Indian artist steals the show in Paris theatre
Invited to design the sets for opera Nixon in China, artist Shilpa Gupta uses TV screen chandeliers, brick walls and suspended showcases.art and culture Updated: Jun 12, 2012 13:19 IST
Like deities, US President Richard Nixon and his wife Pat seemingly appear out of thin air and walk down a gangway ladder to the stage. The setting is Paris’s iconic, 150-year-old Théâtre du Châtelet. Unfolding on stage is a scene from Nixon in China, an opera composed by Pulitzer Prize winner John Adams in 1987.
An aircraft is usually used to depict the couple’s arrival at China’s Peking airport in 1972. But this set — designed by contemporary Indian artist Shilpa Gupta, 36 — has shunned the literal. So a gangway ladder is brought onto the stage by four men and placed against a large brick wall and the dignitaries descend, seemingly from the ceiling. “To highlight the importance of the event and the power that Nixon possessed, I chose to give him a God-like entry,” says Gupta.
The play is being staged by Théâtre du Châtelet to coincide with the 40th anniversary of Nixon’s visit to China. The brick wall itself is a fixture in most scenes, signifying the opposing nature of communist and capitalist ideology.
Last week, the du Châtelet production ended its month-long run in Paris, with Gupta’s set design among the elements that received good reviews.
Eight months pregnant when she was first offered the opportunity in February 2011, Gupta says she was immediately interested, but could not travel to Paris. So, in May of that year, the Chinese director of the opera, Chen Shi-Zheng, visited Gupta in Mumbai. Jean-Luc Choplin, general director of Théâtre du Châtelet, had discovered Gupta’s work in Paris and wanted Shi-Zheng and her to work on the production, to give it an Eastern perspective.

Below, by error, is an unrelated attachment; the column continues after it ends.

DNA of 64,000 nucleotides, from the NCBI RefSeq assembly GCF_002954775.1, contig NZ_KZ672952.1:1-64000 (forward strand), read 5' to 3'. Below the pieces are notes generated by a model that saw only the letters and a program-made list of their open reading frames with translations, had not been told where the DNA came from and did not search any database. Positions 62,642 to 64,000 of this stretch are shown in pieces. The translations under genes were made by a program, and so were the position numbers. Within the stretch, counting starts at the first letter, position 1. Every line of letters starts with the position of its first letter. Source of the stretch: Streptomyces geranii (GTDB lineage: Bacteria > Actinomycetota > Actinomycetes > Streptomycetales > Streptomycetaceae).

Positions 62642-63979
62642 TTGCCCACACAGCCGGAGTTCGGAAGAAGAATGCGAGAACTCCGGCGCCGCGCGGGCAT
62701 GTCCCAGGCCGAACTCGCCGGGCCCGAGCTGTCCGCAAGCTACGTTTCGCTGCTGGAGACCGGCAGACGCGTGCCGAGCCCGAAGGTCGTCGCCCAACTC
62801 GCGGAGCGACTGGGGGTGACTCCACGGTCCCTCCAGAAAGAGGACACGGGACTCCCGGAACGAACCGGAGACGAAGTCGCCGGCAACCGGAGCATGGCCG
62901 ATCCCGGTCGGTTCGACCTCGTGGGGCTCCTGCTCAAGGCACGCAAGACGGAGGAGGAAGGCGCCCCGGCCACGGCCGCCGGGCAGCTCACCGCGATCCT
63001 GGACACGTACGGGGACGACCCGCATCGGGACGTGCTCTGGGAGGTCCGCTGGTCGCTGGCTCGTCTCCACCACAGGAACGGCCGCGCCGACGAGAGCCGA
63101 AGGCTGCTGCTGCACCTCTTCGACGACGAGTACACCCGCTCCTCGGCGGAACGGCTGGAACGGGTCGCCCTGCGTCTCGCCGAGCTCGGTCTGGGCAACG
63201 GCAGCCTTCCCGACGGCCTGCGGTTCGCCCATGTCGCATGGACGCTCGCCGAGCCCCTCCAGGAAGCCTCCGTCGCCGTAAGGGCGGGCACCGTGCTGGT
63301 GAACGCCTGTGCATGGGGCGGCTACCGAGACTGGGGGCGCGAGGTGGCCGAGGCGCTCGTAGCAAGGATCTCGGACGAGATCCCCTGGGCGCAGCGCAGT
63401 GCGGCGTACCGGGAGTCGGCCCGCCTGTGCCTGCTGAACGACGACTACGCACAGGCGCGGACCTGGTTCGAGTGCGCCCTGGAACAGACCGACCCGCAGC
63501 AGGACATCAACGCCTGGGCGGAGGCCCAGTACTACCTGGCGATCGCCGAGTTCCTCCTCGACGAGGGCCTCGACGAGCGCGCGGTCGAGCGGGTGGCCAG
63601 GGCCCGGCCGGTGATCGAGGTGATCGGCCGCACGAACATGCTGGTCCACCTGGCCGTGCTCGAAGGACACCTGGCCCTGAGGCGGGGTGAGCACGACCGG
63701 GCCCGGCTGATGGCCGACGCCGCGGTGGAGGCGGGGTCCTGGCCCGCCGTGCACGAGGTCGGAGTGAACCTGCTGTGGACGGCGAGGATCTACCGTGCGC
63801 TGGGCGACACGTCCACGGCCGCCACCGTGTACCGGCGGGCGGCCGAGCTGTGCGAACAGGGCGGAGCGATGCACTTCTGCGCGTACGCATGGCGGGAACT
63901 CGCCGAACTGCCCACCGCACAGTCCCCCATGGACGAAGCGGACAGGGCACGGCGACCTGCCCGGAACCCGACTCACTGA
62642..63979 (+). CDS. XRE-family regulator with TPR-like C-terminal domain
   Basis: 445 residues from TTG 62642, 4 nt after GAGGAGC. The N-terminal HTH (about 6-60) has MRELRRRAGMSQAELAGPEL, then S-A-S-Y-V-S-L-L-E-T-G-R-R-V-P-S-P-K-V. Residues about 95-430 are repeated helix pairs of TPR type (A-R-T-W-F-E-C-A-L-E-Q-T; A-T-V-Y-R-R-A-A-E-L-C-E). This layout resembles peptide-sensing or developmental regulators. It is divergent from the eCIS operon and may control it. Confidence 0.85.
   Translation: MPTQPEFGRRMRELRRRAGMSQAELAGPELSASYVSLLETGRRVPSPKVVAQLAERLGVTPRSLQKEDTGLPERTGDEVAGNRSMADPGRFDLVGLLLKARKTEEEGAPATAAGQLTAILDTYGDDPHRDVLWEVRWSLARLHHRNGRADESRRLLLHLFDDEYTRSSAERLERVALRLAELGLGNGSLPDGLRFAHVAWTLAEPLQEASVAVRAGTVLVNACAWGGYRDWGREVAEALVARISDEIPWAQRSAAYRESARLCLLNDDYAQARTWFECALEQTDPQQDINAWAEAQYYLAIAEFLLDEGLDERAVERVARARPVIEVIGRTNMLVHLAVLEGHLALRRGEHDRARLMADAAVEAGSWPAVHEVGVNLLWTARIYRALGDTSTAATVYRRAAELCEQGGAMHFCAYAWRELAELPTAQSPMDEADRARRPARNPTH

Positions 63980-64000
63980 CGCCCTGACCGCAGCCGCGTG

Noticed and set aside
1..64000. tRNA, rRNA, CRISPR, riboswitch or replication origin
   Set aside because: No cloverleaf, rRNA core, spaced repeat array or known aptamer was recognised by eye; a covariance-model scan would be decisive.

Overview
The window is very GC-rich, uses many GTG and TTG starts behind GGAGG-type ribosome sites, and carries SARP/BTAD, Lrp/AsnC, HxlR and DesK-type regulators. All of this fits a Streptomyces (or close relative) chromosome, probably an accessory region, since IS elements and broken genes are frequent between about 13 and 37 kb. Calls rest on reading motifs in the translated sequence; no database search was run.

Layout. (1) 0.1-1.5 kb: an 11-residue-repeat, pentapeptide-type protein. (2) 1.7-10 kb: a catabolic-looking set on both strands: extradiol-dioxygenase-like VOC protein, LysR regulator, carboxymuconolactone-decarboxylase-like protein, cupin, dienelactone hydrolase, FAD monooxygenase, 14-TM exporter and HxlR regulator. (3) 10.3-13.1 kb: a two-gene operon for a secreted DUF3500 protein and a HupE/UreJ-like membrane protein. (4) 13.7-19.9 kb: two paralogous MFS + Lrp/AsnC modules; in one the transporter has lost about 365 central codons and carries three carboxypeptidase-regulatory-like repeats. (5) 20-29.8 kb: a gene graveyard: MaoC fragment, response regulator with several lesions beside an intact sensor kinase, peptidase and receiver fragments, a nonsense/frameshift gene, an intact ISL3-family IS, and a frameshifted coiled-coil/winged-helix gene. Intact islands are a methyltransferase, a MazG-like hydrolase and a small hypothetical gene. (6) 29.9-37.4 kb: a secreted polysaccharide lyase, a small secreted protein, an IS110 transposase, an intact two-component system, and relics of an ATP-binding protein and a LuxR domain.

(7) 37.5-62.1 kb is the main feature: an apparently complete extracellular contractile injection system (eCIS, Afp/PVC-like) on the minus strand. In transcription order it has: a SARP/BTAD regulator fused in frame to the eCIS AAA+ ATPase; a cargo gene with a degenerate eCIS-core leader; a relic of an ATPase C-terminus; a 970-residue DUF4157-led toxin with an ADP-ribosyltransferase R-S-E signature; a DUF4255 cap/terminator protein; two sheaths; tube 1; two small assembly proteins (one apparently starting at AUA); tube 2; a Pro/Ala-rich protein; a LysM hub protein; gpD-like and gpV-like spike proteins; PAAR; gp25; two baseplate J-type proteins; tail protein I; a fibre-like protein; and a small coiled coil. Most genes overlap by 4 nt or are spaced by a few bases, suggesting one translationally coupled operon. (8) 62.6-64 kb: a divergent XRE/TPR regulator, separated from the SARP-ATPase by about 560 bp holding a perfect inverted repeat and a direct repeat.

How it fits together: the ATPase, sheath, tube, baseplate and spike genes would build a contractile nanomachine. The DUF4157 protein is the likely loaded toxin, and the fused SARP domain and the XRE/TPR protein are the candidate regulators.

Choplin also wanted Gupta on board as part of his philosophy that opera stages should be open to all kind of artists. After the initial meeting, diagrams of the sets were exchanged and the set design finalised in January 2012.
“I have thoroughly enjoyed my first experience with set design,” says Gupta. “There were no restrictions from the production team and that made working on the project very interesting.”
Gupta says she decided to approach the project as she would a new art project. “I wanted the designs to be metaphorical,” says Gupta. “But I also knew that the sets had to be closely related to the script and not too abstract.”
Thus, for the scene in the second act in which Nixon meets China’s chairman Mao Zedong at a banquet, Gupta designed a chandelier made of 50 TV screens, representing the vast media coverage of the event. Flashing on the screens was archival video footage from that period.
In the scene where Pat Nixon visits the Summer Palace and meets schoolchildren, Gupta placed replicas of sculptures from the Summer Palace in suspended showcases that drifted about, with the children also moving about on trolleys, representing the mechanical nature of such visits by the wives of heads of state.
“The entire project has been a learning experience,” says Gupta. “The most interesting aspect was the grand scale of designing for the opera. I had never worked on such a scale before.”
(To watch the Théâtre du Chatelet production of Nixon in China online, visit bit.ly/IjpMFO)